Mothers are more likely to work worse jobs – while fathers thrive in careers

Having a child is bad for a woman’s earnings. This is not only in the immediate period after the birth, but across her lifetime – as shown in research by recent economics Nobel prize-winner Claudia Goldin.

On the other hand, men who become fathers are perceived as self-reliant and decisive. And they are often rewarded at work with opportunities and pay.

Campaigns by groups like Pregnant Then Screwed make explicit that, in the UK, this “motherhood penalty” extends to pregnancy discrimination, the extortionate costs of childcare and ineffective flexible working policies. Yet we still know little about how it extends to job quality.

Together with colleagues, I have carried out research to explore this “motherhood penalty” further. Using data from 15,877 employees from the UK Household Longitudinal Survey, we investigated the kinds of jobs women with children do, and how this compares with fathers and women without children.

Poor-quality jobs

We looked in particular at job quality, covering factors like training opportunities, promotion prospects, control over day to day tasks, benefits, working hours and work-life balance. Poor-quality jobs, such as those characterised by high demands, low control and limited flexibility, are known to be damaging for wellbeing. They are particularly concerning when it comes to working parents, due to the likely spillover effects on children.

We found a clearcut motherhood penalty. Mothers are under-represented in high-quality jobs – those with attributes including good work-life balance, control over working hours and control over job tasks.

Mothers of school-age children, in particular, are more likely to work in poor-quality jobs. They are less likely to have high-quality jobs, compared both to their male counterparts and to women without children.

What’s more, our models controlled for the sector and occupation people worked in. This suggests that women with children suffer a penalty even when compared to other people in similar jobs.

Our findings also show that the trade-offs made by mothers and fathers in their employment situations – on things like pay, career opportunities and flexibility – are rather different.

We found that mothers were also much more likely to have jobs that scored poorly on access to training and prospects, yet had high levels of control over the nature and timing of their work. These jobs were often part-time. This is especially the case among mothers of children attending primary school. Almost a third hold jobs like this.

Trading promotion for flexibility?

It might be possible to look at these results and think that mothers have “chosen” to sacrifice rewards and prospects in favour of working around their children’s needs – while dads choose to prioritise breadwinning even if it means less time with their kids. Indeed, the jobs most associated with fatherhood are characterised by long working hours combined with good opportunities for progression.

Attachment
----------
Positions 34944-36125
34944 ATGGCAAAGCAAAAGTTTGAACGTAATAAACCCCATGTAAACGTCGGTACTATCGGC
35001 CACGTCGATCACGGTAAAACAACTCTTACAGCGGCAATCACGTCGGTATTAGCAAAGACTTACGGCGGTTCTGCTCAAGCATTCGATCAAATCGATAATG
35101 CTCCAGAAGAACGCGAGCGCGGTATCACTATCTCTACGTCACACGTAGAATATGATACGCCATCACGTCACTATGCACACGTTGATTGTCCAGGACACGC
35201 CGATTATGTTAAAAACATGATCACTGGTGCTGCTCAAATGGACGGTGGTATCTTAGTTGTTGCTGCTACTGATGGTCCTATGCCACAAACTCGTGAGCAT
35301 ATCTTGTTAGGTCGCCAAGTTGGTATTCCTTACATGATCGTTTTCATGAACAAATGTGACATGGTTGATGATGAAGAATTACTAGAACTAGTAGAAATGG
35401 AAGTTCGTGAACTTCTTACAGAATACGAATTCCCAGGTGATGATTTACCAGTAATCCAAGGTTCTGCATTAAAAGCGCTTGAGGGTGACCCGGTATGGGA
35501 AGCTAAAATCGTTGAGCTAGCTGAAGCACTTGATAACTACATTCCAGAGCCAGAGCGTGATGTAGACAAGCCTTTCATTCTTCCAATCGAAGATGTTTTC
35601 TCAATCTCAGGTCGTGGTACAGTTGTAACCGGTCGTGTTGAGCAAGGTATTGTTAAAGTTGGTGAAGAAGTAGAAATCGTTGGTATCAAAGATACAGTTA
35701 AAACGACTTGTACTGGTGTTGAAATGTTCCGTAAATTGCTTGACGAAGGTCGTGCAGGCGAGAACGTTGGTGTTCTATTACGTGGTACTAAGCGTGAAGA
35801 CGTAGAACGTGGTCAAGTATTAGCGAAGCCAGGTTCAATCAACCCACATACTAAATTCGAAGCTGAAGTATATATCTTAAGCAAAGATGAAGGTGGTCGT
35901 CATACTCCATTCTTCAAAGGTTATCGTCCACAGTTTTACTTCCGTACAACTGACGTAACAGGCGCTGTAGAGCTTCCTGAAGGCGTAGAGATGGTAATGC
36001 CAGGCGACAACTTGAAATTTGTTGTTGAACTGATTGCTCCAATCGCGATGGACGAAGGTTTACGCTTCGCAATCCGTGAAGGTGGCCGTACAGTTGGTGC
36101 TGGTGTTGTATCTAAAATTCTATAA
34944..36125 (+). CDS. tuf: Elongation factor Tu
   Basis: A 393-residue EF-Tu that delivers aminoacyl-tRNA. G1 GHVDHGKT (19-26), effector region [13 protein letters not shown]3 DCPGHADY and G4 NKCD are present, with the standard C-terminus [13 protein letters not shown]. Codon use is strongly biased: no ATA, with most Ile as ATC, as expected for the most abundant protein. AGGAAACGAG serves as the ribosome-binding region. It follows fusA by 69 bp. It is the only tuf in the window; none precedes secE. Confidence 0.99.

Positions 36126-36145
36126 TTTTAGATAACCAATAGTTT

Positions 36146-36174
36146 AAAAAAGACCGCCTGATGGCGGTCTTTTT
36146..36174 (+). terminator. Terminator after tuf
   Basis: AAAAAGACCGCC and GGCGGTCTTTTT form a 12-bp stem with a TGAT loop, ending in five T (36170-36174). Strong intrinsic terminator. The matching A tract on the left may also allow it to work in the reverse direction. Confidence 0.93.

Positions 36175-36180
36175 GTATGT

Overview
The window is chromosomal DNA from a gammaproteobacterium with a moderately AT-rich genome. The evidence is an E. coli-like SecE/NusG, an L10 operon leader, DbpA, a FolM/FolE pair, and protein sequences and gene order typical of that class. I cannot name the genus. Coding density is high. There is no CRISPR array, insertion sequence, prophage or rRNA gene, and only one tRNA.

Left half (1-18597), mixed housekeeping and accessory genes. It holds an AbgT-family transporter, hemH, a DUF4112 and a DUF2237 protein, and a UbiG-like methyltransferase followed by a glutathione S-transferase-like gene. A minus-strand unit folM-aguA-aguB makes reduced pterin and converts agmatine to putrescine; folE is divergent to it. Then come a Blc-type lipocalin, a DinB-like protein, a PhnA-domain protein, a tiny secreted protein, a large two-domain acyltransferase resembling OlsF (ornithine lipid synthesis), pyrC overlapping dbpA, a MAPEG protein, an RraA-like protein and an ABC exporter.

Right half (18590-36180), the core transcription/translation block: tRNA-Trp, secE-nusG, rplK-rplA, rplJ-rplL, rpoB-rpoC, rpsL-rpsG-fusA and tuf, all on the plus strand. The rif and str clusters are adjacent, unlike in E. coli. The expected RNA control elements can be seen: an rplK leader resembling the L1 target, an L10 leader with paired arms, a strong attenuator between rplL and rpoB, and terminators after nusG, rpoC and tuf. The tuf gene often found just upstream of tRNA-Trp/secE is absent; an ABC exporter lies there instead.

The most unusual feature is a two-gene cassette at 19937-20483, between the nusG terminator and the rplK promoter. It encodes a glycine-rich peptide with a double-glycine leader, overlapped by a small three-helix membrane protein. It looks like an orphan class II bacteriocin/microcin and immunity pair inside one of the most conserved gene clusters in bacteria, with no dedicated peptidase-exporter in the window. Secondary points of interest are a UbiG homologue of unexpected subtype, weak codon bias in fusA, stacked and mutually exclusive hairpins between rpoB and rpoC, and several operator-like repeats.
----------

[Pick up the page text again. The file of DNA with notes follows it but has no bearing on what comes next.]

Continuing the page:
Mothers may be trading career advancement for flexibility.

But these trade-offs are not inevitable. They are also not desired by all parents.

As we found in earlier research, mothers can feel their contracted part-time hours block them from desired career progression. Part-time hours may not even help them find balance if they face a workload better suited to full-time hours, potentially leading to overwork for little gain.

What’s more, our research shows that mothers may not be trading career progression for flexibility. The poor-quality jobs primarily filled by mothers offer very little in the way of either flexibility or career progression. This means many mothers actually have worse access to flexibility than women without children.

The motherhood penalty in job quality, in all its guises, combined with pressures such as the high cost of childcare and partners’ long hours, may well contribute to stress and burnout among working mothers. Employers have an important role to play in tackling this by promoting gender equality in the holistic experience of work, in addition to addressing pay equality.

But while supporting the wellbeing of working parents is important, more concrete actions like openly making key promotions available to part-timers and genuine commitments to effective flexible working are also needed.

Strategies like these would not only signify employers’ commitment to freeing parents from outdated roles, but also help them retain a vast talent pool. Both employers and governments need to wake up to the stark disadvantages faced by working mothers in accessing meaningful and fair employment, and start taking the motherhood penalty seriously.

by : Rose Cook, Senior Research Fellow, Global Institute for Women’s Leadership, King’s College London

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